When it comes to compelling product pages, less can be more. Cluttered pages distract from sales pitches. Focus on the crucial details. Take a minimalist approach to reduce the thought process and close the sale.

However, don’t rule out detailed descriptions. Instead, summarize what’s important first – perhaps with icons and images – then place a full copy under the “Buy” section.

The following are 11 product page features from three online stores. Each presents unique ways of packaging the products for sale.

Monos

Monos produces quality luggage. Competing with luxury lines, Monos’ mid-range travel gear has won over a large following. Social proof and presentation of company products drive conversions and repeat sales.

Monos product pages are minimalist in design with social proof and product presentation that drives sales.

It is important to note that Monos product pages feature essential components in a minimalist design, as follows.

Gallery and context images for use. The image gallery presents the characteristics of the product from different distances and perspectives. Simple “in use” photos show size and applications.

FOMO Inspired Call to Action. Monos receives orders and ships them in groups. To get shoppers to buy now and accept longer delivery times, the call to action says “pre-order” instead of “buy,” triggering the fear of running out. The estimated shipping date changes every few days, giving the business enough time to respond to demand.

Selection of attribute style products. Most of the drop-down menus on product pages are for sizes and colors of the same item. But each size of Monos luggage is a different product with (sometimes slightly) different characteristics. Positioned near the top, the drop-down menu saves space while providing visitors with quick access to related products.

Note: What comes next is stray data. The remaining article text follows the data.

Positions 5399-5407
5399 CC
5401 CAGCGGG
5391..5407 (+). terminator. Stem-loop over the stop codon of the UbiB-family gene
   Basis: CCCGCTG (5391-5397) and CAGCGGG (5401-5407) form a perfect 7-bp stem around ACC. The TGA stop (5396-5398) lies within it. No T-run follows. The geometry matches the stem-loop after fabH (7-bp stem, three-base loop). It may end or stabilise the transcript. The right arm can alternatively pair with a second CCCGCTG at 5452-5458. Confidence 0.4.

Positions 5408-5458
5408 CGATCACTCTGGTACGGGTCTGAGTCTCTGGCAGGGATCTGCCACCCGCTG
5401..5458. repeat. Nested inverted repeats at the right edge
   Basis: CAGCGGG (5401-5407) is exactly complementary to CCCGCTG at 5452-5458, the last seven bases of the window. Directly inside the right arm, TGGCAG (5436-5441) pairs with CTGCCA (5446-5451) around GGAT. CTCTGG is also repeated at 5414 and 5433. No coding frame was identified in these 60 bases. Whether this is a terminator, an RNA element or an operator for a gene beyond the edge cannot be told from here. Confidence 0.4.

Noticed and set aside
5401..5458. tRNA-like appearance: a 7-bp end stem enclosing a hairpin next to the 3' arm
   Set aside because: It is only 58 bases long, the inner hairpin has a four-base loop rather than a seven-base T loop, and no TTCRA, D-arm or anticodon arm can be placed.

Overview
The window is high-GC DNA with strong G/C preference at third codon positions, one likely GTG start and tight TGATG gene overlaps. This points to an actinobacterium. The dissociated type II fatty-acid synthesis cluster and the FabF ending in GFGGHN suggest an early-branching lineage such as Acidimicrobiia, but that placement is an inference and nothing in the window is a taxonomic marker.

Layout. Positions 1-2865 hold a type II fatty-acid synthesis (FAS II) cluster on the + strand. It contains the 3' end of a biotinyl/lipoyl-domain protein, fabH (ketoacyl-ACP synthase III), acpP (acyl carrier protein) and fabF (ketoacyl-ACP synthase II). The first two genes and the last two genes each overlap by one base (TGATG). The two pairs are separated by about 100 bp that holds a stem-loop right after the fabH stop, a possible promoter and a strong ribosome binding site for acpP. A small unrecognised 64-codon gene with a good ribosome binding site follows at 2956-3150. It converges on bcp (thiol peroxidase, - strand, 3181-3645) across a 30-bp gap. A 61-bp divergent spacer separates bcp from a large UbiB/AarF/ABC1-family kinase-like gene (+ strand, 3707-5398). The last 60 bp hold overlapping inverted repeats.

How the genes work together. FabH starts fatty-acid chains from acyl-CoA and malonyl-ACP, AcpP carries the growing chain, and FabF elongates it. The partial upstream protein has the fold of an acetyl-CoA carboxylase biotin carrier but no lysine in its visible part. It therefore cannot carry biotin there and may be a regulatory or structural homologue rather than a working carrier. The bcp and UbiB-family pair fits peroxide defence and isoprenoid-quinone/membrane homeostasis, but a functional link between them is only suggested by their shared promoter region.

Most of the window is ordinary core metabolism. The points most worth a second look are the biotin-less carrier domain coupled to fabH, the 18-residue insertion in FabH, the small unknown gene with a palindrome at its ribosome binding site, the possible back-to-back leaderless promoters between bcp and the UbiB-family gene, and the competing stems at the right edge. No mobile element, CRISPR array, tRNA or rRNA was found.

Intuitive cross-selling and upselling. Two things increase the average order values:

  • A cross-sell link makes buyers save 15% on accessories.
  • An upsell feature that makes it easier to buy a set of luggage. Tapping a + sign will display the bundled price and trigger the CTA to add two or more products.

Coolibar

Coolibar sells sun protection clothing and accessories. Its product pages are extremely informative in a small space, with the most compelling details located near the top.

Coolibar product page with a woman wearing a sun hat

Coolibar’s product pages are informative in a small space, with compelling details (pictures, size guide) near the top.

Pictures for color and style allow buyers to see close-ups of each attribute, such as color.

Size guide. Coolibar places the link (“Size Guide”) where it matters most: above the CTA.

Feature icons. Each product page features informative icons, such as the UPF rating.

Social media links are subtle but encouraging.

Kettle & Fire

Kettle & Fire sells broths and soups. This is a simple, brilliantly presented catalog using compelling background photographs and a suggestive design. The company’s product pages encourage multi-pack purchases and explain why you should buy.

Kettle & Fire product page

Kettle & Fire encourages “6-Pack” purchases and explains “Why you’ll love it”.

Leading subscription offer (“Subscribe and register”) by choosing by default the option “One-time purchase” most clicked.

Suggestive quantity. Highlighting mid-tier pricing packages often closes more sales at that tier. By preselecting the “6-Pack” quantity, Kettle & Fire probably has higher order values.

Fast and attractive chips. Instead of just listing the features, Kettle & Fire explains “Why you’ll love it” with accompanying funny emojis.

Research first

Refocusing the CTA area of ​​a product page requires research. Not all selling points have their place here; too much information before the buy button can backfire on you. Rely on behavioral analysis to determine what is most important to your audience. Then use enough white space to showcase those details with a fresh and clean look.


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